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Covid cut Belfast barbers threaten legal action over Covid-19 restrictions


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Sean Lawlor co-proprietor of Cambridge Barbershop on Belfast’s Lisburn Road (Liam McBurney/PA)

Sean Lawlor co-proprietor of Cambridge Barbershop on Belfast’s Lisburn Road (Liam McBurney/PA)

Sean Lawlor co-proprietor of Cambridge Barbershop on Belfast’s Lisburn Road (Liam McBurney/PA)

A group of Belfast barbers have threatened the Northern Ireland Executive with legal action over the region’s strict coronavirus restrictions.

The businessmen are also challenging the Executive on its decision-making process that led to the regulations coming into force.

The barbers include Sean Lawlor of Cambridge Barbershop, Andrew Kavanagh of Camlough Barbers, David Lutton of The Corner Barbershop, and Padraig McShane of Cut N Edge.

The Northern Ireland Executive announced that close-contact services, such as hairdressers and beauticians, were among a range of businesses required to close until November 13.

Solicitors representing the barbers have asked to see evidence used by ministers to decide to close down those parts of the economy.

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Sean Lawlor cutting the hair of a customer at Cambridge Barbershop (Liam McBurney/PA)

Sean Lawlor cutting the hair of a customer at Cambridge Barbershop (Liam McBurney/PA)

PA

Sean Lawlor cutting the hair of a customer at Cambridge Barbershop (Liam McBurney/PA)

In a letter sent to the Executive, seen by PA news agency, the group raised concern about scientific material that was published last week.

A scientific paper that guided the Executive’s recent decisions on the introduction of the circuit-break, estimated the closure of hairdressers and beauticians could reduce the virus’s reproduction number (R number) by 0.05.

The paper was published as part of an initiative by the Department of Health to increase transparency around the decision-making process.

The group say they are concerned about the “scientific, medical, epidemiological evidence” and how it has been interpreted by Government ministers.

“For one thing, the process by which the proposed respondents concluded that closing down ‘close contact’ services could (or would) reduce the R number by ‘up to 0.05’ is wholly unclear,” Phoenix Law letter states.

“We will be seeking disclosure of the raw data that was used to come to that figure and an explanation as to how these figures are calculated, to include some indication as to margin of error.”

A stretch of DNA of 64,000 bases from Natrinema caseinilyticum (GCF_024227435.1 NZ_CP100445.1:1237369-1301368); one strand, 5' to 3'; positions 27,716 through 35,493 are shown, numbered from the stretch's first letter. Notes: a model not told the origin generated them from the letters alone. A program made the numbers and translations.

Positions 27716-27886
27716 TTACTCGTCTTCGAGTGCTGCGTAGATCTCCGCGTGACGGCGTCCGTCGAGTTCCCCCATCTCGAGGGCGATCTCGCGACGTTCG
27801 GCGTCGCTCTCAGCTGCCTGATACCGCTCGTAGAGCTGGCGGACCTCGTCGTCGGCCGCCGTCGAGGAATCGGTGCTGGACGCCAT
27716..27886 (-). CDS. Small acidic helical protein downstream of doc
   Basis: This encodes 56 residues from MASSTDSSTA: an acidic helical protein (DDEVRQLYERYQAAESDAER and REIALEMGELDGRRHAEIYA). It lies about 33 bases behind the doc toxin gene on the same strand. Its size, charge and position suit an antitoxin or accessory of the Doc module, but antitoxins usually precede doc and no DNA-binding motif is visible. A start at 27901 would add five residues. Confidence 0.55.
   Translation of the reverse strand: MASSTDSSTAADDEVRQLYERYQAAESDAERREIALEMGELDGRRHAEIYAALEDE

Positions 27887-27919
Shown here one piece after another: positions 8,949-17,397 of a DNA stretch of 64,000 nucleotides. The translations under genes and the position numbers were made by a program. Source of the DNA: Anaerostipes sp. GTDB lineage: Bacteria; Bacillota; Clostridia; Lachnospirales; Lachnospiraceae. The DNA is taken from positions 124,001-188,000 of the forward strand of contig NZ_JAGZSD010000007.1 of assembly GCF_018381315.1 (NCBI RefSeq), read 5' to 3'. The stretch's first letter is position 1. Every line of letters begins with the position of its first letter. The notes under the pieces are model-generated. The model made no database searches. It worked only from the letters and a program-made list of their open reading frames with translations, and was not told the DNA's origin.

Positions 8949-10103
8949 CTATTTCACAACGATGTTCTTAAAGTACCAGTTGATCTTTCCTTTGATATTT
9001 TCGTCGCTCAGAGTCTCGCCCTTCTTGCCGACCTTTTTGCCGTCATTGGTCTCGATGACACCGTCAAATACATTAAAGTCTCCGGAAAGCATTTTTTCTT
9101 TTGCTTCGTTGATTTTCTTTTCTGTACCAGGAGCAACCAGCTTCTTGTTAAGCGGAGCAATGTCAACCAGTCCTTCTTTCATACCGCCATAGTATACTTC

The group also argues that the Covid-19 policies are not consistent, as churches have remained open, despite being able to offer services online.

The letter also claims there is a degree of political “horse-trading” within the Executive regarding restrictions across Northern Ireland.

“This is wholly inappropriate, and it stands to reason that the measures-imposed ought to be justified only by reference to the expert scientific/medical evidence, properly interpreted,” the letter adds.

“This concern flows from comments made by the Environment Minister (Mr Poots MLA) on the BBC Talkback programme aired on 16 October 2020.

“The applicants believe that Mr Poots stated that – in respect of school closures – the DUP did not wish to see schools closed whereas other members of the Executive wished to see them closed for four/six weeks and so a compromise was reached at two weeks.

“This statement from Mr Poots, at the very least, strongly implies that specific restrictions have been composed by the Executive, not by reference to hard data and scientific/medical evidence and advice, but rather on the basis of a political negotiation between ministers from different parties within the Executive.”

The group also say that the decision to close all barber shops and hairdressing salons has brought considerable personal, business and financial difficulties.

The also said that it has brought “distress and has profound consequences” for the viability of the industry.

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